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Fake subpoenas harpoon 2,100 corporate fat cats

From phishing to whaling

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A highly targeted email scam that singled out as many as 20,000 senior corporate executives on Monday resurfaced Wednesday as attackers sought to replicate their success installing identity-stealing software on the PCs of some of the world's most powerful individuals.

Like the first volley of emails, these latest messages masquerade as an official subpoena requiring the recipient to appear before a federal grand jury. The emails correctly address CEOs and other high-ranking executives by their full name and include their phone number and company name, according to Matt Richard, director of rapid response at iDefense, a division of VeriSign that helps protect financial institutions from fraud.

Recipients who click on a link that offers a more detailed copy of the subpoena are taken to a website that informs them they must install a browser add-on in order to read the document. Clicking "yes" installs a backdoor and key logging software that steals log-in credentials used on websites for banks and other sensitive organizations.

About 2,000 executives took the bait on Monday, and an additional 70 have fallen for the latest scam, Richard said. Operating under the assumption that as many as 10 percent of recipients fell for the ruse, he estimated that 21,000 executives may have received the email. Only eight of the top 35 anti-virus products detected the malware on Monday, and on Wednesday, only 11 programs were flagging the new payload, which has been modified to further evade being caught.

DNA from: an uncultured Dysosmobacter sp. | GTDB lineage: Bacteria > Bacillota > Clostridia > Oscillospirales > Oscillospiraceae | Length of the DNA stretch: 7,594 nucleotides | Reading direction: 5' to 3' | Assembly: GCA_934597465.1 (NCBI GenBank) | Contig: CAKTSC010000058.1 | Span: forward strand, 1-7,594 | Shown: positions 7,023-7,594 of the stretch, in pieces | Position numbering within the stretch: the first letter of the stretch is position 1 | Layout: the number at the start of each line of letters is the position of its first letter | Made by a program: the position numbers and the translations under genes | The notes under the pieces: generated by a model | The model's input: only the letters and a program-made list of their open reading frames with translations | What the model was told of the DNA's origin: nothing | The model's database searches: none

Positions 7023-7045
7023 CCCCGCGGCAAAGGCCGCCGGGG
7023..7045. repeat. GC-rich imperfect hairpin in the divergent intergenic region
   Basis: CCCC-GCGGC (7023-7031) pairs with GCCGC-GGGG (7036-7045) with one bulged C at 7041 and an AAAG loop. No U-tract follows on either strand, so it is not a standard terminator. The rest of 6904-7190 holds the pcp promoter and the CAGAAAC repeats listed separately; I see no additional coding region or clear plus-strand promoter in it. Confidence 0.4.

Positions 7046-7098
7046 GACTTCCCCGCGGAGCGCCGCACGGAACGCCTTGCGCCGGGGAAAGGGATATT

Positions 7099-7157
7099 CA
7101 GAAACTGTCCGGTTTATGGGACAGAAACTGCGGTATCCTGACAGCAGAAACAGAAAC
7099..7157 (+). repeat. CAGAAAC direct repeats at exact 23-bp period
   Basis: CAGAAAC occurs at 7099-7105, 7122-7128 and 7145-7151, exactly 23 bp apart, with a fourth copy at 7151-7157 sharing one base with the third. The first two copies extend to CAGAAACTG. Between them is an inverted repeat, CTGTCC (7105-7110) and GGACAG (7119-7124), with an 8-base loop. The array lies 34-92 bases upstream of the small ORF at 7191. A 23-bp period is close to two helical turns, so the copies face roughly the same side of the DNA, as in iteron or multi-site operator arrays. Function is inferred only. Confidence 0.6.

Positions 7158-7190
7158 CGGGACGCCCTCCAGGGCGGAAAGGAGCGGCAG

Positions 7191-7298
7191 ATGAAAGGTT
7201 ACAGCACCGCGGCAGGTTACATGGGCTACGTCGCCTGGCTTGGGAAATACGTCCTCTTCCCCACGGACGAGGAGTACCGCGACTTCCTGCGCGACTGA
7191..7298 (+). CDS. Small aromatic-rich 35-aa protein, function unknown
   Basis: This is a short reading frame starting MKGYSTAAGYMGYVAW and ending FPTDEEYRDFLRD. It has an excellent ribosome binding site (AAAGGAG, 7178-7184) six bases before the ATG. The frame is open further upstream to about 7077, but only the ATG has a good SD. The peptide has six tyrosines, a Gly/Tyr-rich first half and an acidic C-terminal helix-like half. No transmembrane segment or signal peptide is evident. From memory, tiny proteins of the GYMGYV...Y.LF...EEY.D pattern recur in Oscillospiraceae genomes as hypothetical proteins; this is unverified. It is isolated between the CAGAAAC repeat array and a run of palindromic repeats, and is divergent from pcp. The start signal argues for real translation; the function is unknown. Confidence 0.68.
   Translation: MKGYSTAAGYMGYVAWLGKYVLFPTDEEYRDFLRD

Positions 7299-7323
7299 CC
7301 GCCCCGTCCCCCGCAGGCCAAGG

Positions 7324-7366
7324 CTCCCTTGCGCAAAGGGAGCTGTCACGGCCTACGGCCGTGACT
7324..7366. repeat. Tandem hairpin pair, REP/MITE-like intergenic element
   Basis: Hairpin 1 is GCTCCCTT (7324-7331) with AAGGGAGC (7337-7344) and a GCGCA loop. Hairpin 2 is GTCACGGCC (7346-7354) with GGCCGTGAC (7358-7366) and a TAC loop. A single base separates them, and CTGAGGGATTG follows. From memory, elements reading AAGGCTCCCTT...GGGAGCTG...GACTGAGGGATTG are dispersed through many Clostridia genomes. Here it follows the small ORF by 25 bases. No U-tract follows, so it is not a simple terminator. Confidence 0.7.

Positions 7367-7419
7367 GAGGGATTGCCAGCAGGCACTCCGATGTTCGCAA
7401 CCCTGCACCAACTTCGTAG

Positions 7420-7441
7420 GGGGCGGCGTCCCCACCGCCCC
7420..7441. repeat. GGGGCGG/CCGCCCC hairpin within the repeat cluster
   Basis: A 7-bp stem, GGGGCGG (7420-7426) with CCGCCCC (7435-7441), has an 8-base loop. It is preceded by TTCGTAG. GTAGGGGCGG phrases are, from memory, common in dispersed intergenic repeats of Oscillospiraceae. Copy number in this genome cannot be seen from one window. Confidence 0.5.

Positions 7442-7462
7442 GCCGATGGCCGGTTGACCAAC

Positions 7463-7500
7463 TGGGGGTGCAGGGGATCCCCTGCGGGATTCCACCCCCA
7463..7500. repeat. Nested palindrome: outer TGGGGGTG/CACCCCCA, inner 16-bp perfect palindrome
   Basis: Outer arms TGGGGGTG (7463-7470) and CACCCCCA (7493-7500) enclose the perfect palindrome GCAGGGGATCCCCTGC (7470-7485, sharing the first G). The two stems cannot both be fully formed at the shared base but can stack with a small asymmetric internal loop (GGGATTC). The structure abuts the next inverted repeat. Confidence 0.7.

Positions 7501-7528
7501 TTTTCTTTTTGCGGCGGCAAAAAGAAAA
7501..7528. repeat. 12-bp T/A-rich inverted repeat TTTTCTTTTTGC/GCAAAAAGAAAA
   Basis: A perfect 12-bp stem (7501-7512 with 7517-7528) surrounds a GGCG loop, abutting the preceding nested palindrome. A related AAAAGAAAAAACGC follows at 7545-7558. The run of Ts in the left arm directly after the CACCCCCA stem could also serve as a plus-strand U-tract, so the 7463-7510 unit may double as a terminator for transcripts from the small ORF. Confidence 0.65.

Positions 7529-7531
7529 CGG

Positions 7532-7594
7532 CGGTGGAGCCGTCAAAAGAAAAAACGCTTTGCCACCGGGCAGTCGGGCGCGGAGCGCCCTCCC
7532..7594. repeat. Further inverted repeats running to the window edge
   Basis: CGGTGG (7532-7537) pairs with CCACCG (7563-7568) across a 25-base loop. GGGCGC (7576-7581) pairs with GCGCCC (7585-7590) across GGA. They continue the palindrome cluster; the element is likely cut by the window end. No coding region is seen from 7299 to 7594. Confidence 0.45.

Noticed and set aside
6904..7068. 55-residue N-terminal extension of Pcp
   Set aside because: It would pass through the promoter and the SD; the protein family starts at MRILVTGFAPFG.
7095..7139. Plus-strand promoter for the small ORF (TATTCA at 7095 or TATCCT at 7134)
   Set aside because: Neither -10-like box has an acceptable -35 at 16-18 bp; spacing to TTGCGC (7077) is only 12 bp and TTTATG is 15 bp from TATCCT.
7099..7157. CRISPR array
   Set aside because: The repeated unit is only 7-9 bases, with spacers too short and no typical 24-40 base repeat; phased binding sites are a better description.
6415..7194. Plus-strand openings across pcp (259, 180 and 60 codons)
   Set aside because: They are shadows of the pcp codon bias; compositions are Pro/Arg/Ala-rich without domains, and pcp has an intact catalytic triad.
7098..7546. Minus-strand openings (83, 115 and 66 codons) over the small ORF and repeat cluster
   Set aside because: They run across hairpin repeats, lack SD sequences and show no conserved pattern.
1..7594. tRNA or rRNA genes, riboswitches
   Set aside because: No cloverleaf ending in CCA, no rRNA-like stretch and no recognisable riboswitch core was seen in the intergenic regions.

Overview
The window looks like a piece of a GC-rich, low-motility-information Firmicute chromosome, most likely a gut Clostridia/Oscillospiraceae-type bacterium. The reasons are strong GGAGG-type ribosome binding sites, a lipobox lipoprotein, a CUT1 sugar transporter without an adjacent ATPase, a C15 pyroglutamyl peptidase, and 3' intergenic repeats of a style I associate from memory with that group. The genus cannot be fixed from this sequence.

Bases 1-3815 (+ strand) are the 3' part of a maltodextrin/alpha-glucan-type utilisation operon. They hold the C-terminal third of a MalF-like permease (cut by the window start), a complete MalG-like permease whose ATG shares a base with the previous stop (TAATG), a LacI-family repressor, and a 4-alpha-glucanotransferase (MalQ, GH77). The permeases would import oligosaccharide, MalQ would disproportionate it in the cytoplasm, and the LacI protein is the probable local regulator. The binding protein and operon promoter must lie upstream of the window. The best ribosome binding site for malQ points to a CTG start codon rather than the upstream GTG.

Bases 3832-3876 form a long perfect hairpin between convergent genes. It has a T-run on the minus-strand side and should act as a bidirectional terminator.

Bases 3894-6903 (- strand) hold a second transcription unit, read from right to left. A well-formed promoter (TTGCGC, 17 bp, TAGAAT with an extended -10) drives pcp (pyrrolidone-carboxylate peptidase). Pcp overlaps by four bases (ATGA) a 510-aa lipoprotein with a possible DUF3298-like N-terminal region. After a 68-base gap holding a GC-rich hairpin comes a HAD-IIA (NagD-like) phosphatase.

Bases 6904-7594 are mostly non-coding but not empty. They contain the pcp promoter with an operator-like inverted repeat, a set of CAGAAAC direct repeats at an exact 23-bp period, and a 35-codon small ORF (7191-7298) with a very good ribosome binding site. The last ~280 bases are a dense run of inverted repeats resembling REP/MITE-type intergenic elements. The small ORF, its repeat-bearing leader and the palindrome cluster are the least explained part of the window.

The group behind the attack is the same one that has launched other high-profile spear-phishing expeditions, in which a relatively small number of emails are tailored to their targets by including their names, titles and other personal information. The customization is designed to fool the recipients into believing they are legitimate. The practice of targeting CEO and other high-ranking execs is being dubbed as whaling.

The malware installed from Monday's attack caused infected PCs to report to a server based in Singapore. The updated trojan had machines reporting to servers in China, Richard said. In both cases, the IP addresses of attackers' servers were controlled by a group that goes by the name Piradius, among others.

Previous spear-phishing attacks by these attackers involved emails purporting to contain a complaint from the Better Business Bureau that tricked more than 1,400 executives into installing malware that stole their personal details. More recently, they pulled off a similar scam that falsely claimed to reference a complaint a business associate filed with the Justice Department.

The group is also responsible for attacks that use stolen customer lists to target individuals who have done business with a particular organization. That allows the attackers to masquerade as sales and support representatives from a company the recipient has a relationship of trust with, making it more likely the victim will agree to install malware or divulge sensitive information.

"That's probably one of their better attacks," Richard said. "It's extremely hard for them to pull off because they need to steal the customer database first."

In earlier attacks, the emails were more convincing because the English grammar and syntax were nearly flawless. The emails in most recent attacks were less polished, Richard said. ®

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